Wolfgang Schäuble, Germany’s finance minister, is winning support for his European Monetary Fund idea. Going further than in an article he wrote for the Financial Times, Lorenzo Bini Smaghi, an executive board member at the European Central Bank, has told the Netherlands’ NRC Handelsblad, that Mr Schäuble’s proposal “seems very reasonable” and “deserves to be explored further”. His comments contrast with the much more sceptical tone taken by Jürgen Stark, his executive board colleague, and Axel Weber, Germany’s Bundesbank president.
Except the ECB has clearly taken a disliking to the proposed title. The words “monetary fund” obviously suggest the institution’s primary objective would simply be to dish out billions of euros to countries in trouble (Greece) – something to which the Frankfurt-based institution would object strongly. Mr Bini Smaghi sees its role of differently. “Not only must the management of the euro be enhanced, and given more powerful means for preventive action and sanctions, but we also need a financial mechanism. So that we are ready when the euro is attacked,” he said in the interview.
Germany’s Bundesbank is getting jumpy, and I am not sure it is doing Axel Weber, its president, many favours.
The cause of its agitation is the proposal for a European Monetary Fund by Wolfgang Schäuble, the country’s finance minister. Jean-Claude Trichet, European Central Bank president, has said the EMF idea is worth considering if it would make existing arrangements more effective. But the Bundesbank has set itself squarely against the proposal, which is aimed at making the eurozone better equiped to control future crises, such as currently being experienced (traumatically) over Greece’s finances. The proposal is simply a distraction at this stage, the Bundesbank believes.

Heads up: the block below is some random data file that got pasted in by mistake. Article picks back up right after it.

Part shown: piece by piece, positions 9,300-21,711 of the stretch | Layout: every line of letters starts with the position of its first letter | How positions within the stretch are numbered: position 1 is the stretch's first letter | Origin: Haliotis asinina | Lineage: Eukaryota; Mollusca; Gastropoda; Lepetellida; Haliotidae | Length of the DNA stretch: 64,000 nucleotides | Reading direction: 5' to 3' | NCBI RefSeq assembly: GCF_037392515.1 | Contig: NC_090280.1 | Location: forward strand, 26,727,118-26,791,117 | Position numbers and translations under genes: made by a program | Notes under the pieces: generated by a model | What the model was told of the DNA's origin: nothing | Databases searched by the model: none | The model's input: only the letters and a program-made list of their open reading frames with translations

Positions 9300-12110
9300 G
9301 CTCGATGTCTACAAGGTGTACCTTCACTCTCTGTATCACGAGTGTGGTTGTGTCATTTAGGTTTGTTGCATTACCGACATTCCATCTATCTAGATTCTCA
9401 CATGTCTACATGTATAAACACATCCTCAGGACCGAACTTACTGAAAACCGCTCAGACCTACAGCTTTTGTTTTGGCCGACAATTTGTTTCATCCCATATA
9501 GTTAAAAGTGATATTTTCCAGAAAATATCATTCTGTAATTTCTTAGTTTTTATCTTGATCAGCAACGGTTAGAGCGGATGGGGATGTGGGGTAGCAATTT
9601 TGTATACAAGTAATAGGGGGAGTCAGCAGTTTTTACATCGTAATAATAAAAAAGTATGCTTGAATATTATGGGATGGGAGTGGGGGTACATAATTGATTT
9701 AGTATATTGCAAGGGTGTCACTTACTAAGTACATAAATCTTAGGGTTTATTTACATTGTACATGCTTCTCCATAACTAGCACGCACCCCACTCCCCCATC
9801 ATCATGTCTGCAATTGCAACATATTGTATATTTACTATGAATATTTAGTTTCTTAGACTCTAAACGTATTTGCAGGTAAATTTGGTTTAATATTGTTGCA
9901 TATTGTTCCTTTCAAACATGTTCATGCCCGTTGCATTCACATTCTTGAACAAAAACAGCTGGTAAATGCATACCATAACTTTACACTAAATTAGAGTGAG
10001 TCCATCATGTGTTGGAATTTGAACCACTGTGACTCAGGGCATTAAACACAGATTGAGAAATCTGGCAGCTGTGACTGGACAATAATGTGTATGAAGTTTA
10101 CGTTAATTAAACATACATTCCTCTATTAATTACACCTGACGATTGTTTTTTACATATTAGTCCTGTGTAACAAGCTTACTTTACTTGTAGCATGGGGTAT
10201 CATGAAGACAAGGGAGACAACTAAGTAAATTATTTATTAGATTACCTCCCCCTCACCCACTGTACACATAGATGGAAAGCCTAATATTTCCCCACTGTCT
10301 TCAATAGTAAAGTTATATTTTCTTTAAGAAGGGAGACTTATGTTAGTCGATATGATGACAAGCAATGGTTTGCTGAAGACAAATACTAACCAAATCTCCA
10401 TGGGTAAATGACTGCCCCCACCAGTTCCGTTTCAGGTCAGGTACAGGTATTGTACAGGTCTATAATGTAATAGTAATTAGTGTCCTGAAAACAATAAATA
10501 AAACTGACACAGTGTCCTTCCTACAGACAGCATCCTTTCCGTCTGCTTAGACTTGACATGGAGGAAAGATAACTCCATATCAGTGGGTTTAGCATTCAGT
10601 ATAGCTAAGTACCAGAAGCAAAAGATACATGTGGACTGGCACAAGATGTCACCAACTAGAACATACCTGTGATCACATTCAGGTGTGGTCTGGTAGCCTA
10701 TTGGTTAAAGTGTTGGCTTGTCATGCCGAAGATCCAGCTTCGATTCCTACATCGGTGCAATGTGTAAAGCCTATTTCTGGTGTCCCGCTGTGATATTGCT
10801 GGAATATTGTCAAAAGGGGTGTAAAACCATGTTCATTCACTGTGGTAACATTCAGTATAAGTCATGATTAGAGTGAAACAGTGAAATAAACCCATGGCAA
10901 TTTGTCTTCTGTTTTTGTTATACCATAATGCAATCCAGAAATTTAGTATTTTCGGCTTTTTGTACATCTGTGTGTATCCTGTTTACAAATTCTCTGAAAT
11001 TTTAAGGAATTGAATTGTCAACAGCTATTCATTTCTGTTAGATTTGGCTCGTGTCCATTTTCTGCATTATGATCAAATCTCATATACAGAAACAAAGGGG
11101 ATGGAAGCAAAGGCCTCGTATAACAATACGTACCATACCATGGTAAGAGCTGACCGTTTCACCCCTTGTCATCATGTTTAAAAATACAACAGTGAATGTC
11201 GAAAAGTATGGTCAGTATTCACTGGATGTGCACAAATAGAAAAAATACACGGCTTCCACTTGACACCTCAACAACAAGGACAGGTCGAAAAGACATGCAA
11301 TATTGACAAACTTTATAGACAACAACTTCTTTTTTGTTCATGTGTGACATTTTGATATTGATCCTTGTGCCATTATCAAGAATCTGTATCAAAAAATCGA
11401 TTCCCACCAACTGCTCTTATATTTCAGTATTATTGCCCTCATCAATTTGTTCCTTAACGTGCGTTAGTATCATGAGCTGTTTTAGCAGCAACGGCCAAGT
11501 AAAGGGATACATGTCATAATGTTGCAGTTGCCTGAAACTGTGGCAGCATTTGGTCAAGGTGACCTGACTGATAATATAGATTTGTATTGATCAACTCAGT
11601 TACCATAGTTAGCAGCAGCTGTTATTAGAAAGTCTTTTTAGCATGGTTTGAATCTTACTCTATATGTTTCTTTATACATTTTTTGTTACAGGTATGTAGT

What does the European Central Bank really think about an European Monetary Fund. The first public comments have been negative. Jürgen Stark, executive board member, argues in an article to appear in tomorrow’s Handelsblatt newspaper that such a fund would discourage fiscal discipline and violate eurozone principles.
But Mr Stark’s comments were his personal view, the ECB says. So far Jean-Claude Trichet, ECB president, has refused to comment publicly. After meeting global counterparts in Basel, Switzerland, earlier today, he said the idea had not been discussed at all. Last Thursday, he said the 22-strong ECB governing council did not have a position.
The impression I have is that there are divisions within the ECB that Mr Trichet has yet to smooth over. As I noted in a previous post,there are at many in Frankfurt who, in the wake of the crisis over Greece, would like to see more joined up thinking by eurozone political leaders – with a view to strengthening Europe’s 11-year-old monetary union. The ECB president himself seemed entirely happy with the pledge last month by eurozone leaders “to take determined and co-ordinated action, if needed, to safeguard financial stability in the euro area”. A European Monetary Fund would address the obvious weakness exposed by Greece in the eurozone’s “crisis management” capabilities.
No doubt, the devil will be in the detail.
From the FT and around the web:
Brussels ready to back fund – Financial Times